Cavitation – What it is and how to avoid it Print

The theory behind cavitation

Cavitation is a common mode of wear in hydraulic pumps and control valves. The damage to components more often than not results in severe losses of service life times and flow efficiencies. Understanding the causes behind this phenomenon is the first step in developing solutions to combat its harmful effects.

When the local static pressure in a fluid (inlet pressure) falls below the fluids vapour pressure (a characteristic property) at that particular temperature, vapour bubbles form in the fluid/hydraulic oil. Now, when we talk about bubbles, it is difficult to imagine that something so small can do incredible amounts of damage to hydraulic components. The vapour bubbles themselves pose no threat when floating around in the fluid. When the bubbles make it to the high pressure side of the pump/valve, however, they condense instantaneously and the bubbles collapse and produce hydraulic micro-jets which act similar to shockwaves. These micro-jets impinge on the metal surfaces, thereby destroying the material bonds (cavitation damage), and often result in (1) The creation of loud rolling noises (2) Vibration of the pump (3) The delivery of less flow and (4) Pitted erosion (as shown below).

Common causes of cavitation and how to counteract them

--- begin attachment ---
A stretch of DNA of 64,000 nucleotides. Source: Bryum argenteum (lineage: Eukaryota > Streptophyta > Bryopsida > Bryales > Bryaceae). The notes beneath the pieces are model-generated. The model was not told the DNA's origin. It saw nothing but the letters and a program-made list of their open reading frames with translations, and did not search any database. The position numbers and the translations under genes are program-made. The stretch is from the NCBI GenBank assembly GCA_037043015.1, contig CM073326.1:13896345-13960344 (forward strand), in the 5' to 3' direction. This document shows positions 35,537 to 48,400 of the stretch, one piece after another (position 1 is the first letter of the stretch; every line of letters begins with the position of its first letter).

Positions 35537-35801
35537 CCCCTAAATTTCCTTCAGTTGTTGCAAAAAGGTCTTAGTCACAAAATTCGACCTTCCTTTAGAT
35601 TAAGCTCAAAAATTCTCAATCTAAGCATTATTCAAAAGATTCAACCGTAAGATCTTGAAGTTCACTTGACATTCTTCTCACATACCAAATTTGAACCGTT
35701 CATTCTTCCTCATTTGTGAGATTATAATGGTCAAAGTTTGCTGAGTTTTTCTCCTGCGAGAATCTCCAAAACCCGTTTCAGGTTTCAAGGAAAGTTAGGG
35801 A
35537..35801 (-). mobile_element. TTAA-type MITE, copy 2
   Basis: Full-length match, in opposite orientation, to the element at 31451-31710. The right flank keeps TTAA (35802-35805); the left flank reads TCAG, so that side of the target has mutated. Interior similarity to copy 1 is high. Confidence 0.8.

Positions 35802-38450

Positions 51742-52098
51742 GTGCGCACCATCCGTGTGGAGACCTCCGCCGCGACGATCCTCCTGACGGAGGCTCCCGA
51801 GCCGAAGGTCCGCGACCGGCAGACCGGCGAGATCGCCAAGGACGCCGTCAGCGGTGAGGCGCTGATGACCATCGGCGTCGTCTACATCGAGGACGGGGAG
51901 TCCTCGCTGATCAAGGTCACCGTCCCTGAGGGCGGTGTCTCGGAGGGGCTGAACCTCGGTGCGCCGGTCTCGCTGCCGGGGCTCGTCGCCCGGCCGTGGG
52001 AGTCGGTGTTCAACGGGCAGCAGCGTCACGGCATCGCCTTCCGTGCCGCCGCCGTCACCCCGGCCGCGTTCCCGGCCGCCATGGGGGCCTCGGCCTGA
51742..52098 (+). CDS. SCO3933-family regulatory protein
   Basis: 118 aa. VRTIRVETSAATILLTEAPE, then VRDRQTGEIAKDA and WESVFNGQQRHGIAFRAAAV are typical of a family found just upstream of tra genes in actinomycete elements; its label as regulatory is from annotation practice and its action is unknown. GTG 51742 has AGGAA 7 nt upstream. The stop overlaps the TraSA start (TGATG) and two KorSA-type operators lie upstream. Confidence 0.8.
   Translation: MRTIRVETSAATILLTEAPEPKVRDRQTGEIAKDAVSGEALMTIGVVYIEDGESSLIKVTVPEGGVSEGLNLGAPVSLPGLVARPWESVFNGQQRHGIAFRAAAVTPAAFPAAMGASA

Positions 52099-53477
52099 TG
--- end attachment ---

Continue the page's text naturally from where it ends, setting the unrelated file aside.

The common causes of cavitation that allow the fluid to have a low static pressure can be grouped into three categories i.e. inlet inadequacies, fluid properties, and pump position.

  • Inlet inadequacies: These are often the case in systems when there is a restriction to the flow of the hydraulic fluid. Be sure to regularly look out for clogged strainers/filters, too many bends in the inlet line, and/or a collapsed inlet hose. Additionally, during the design and installation stage of your system, ensure the inlet pump lines are correctly sized and not too small.
  • Fluid properties: If your fluid is in a state that allows it to vaporise easily, the risk of cavitation is increased. This means that there is a presence of water particles and/or the hydraulic fluid is too viscous to be easily forced into the pump as a result of low temperature. Ensure that you use a good quality hydraulic oil, keep it isolated from external wet sources and, if necessary, heat it up before use as you would with warming up your rig’s engine.
  • Pump position: If your pump is too far away from the reservoir or too far above your reservoir you will have a low suction pressure allowing the formation of cavitation bubbles to occur. Make sure to use a pump with good filling characteristics or with a flooded suction. Alternatively, your design could incorporate a supercharged inlet.